tion pressure on the currency to deter traders and investors from making bearish bets, according to analysts. That was sometimes achieved by directing state-owned banks to purchase yuan offshore.
The People’s Bank of China didn’t respond to a request for comment.
The strength of the dollar, higher tariffs on Chinese imports to the U.S., and slower Chinese economic growth have all weighed on the yuan in recent months. While a weaker yuan could help offset some trade pressure on Chinese exporters, it could also encourage Chinese residents and businesses to place their capital abroad into safer havens, weakening the currency further.
Ken Cheung, senior Asian currency strategist at Mizuho Bank in Hong Kong, said tightening offshore liquidity is the most palatable way for China’s central bank to stem the yuan’s slide, rather than ratcheting up capital controls or directly intervening in the currency market.
“They’re just trying to be more subtle than they usually are, using a small hammer rather than a sledgehammer,” said Michael Every, senior Asia-Pacific strategist at Rabobank.
While China needs a weaker currency, which could help boost exports, it also wants stability, he said. “They’re also worried about the U.S. response, the political aspect of it,” he said.
The moves this week came after the People’s Bank of China said Sunday it would reduce the amount of reserves most commercial banks are required to hold by 1 percentage point, freeing up 1.2 trillion yuan (almost $175 billion) of cash for banks to lend and help support the Chinese economy.
It was the fourth time this year that Beijing lowered the so-called reserve-requirement ratio for banks. Policy makers have also cut income taxes and encouraged more infrastructure spending at the local level to spur the economy.
The latest market moves led some analysts to question policy makers’ commitment to preventing the yuan from weakening to 7 per dollar, a level they have defended at various points in recent years.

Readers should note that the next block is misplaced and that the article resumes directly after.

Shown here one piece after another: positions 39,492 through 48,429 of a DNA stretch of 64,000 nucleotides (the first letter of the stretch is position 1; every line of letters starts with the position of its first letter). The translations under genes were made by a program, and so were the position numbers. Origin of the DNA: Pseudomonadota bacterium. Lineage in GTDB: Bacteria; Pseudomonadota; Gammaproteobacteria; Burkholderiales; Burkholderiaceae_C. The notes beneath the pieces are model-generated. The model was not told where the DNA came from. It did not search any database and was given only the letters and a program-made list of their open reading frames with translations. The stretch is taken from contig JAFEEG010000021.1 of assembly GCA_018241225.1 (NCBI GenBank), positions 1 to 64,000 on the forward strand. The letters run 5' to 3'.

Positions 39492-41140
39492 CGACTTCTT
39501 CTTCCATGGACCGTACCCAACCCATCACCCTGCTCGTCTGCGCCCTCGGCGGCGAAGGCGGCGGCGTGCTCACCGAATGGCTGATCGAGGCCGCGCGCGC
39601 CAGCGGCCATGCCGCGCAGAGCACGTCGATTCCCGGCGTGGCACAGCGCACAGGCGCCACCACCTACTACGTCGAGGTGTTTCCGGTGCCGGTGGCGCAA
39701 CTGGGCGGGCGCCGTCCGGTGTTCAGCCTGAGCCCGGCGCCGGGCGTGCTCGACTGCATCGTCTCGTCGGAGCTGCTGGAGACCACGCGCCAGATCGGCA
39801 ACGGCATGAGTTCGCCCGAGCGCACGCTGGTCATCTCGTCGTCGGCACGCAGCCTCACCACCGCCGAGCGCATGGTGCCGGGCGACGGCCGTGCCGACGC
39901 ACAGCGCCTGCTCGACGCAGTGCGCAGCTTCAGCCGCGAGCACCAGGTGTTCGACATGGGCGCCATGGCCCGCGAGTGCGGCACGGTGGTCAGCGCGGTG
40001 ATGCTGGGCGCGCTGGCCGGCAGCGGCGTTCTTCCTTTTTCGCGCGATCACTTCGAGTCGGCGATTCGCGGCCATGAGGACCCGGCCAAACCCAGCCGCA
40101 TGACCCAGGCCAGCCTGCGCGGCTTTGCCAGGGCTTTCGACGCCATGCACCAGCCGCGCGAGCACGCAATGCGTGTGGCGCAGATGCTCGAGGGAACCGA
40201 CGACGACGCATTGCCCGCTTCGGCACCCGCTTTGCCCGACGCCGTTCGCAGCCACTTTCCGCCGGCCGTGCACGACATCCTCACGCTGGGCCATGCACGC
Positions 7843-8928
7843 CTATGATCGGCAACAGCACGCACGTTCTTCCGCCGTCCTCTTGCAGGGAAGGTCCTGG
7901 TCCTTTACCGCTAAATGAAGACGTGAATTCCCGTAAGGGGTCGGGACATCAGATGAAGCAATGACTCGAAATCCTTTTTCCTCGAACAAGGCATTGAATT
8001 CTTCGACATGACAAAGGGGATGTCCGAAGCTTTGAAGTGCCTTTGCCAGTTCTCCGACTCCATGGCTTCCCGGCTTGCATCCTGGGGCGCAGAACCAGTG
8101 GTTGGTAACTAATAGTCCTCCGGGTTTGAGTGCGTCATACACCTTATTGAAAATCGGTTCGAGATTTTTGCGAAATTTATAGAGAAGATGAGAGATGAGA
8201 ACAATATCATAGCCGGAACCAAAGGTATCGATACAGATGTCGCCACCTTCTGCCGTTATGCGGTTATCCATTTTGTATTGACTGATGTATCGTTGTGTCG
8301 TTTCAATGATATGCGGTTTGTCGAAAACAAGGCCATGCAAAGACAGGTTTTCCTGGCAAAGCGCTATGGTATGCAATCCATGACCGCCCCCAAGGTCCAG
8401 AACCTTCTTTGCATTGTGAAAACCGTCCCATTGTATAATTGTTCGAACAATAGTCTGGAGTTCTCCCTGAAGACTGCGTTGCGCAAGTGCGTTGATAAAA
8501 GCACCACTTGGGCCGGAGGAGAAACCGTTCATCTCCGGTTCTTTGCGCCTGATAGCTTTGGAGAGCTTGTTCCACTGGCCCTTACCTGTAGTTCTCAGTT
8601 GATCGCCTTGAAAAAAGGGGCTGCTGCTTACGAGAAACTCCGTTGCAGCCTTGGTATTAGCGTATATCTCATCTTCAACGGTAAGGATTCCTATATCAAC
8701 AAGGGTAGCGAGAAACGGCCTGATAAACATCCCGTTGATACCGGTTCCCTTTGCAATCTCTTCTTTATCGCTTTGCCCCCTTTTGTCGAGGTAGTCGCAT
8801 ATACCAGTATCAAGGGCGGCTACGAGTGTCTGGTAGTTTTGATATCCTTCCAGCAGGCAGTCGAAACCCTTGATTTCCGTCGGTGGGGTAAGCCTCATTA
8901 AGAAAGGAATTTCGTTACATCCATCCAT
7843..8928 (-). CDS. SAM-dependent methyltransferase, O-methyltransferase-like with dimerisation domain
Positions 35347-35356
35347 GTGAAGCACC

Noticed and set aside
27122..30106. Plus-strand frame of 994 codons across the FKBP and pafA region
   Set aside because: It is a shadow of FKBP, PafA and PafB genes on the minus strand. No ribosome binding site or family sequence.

The Chinese currency hasn’t breached that level in a decade. The worry is that weakening past that mark could reverberate among Chinese residents and companies, leading them to send money offshore. In 2016, the sharp depreciation of the yuan did exactly that.
“What the PBOC has changed recently in terms of its yuan policy is its tolerance of volatility,” said Chi Lo, Greater China economist at BNP Paribas Asset Management.
“As long as there’s no disorderly decline in the yuan, no massive outflows from China, the PBOC will tolerate further weakness,” he added.
Others argue that China could simply maintain or tighten its capital controls to prevent cash from leaving the country.
“One should not underestimate the central bank’s resolve in this matter,” wrote Luc Luyet, currency strategist at Pictet Wealth Management in a note to clients. “China has set tight capital controls in order to be able to promote a sovereign monetary policy and a stable exchange rate.” The yuan has depreciated most rapidly this year against the greenback, but it is also down against a basket of currencies. The yuan’s tradeweighted index has dropped by about 5.6 % since its May peak.
Bank of America and J.P. Morgan recently revised their forecasts to reflect more yuan weakness in the coming months, citing escalating trade tensions and a divergence between U.S. and Chinese monetary policy.
The way China manages its currency matters globally. An unexpected devaluation of the yuan in August 2015 stoked concerns about the pace of growth in the world’s second largest economy, fueling steel declines in commodity prices and U.S. stocks. The pressures on the yuan come ahead of the Treasury Department’s semiannual report on the currency practices of its trading partners that could further raise tensions between the two countries.
Mr. Trump has long maintained that China manipulates its currency, keeping it deliberately weak to gain an edge in global trade, even though the Treasury Department’s reports since his election haven’t labeled China a currency manipulator. In fact, in recent years, China has spent more of its efforts keeping the yuan from falling too much.
Yi Gang, People’s Bank of China Governor. The moves this week came after the Bank said Sunday it would reduce the amount of the reserves most commercial banks are require to hold.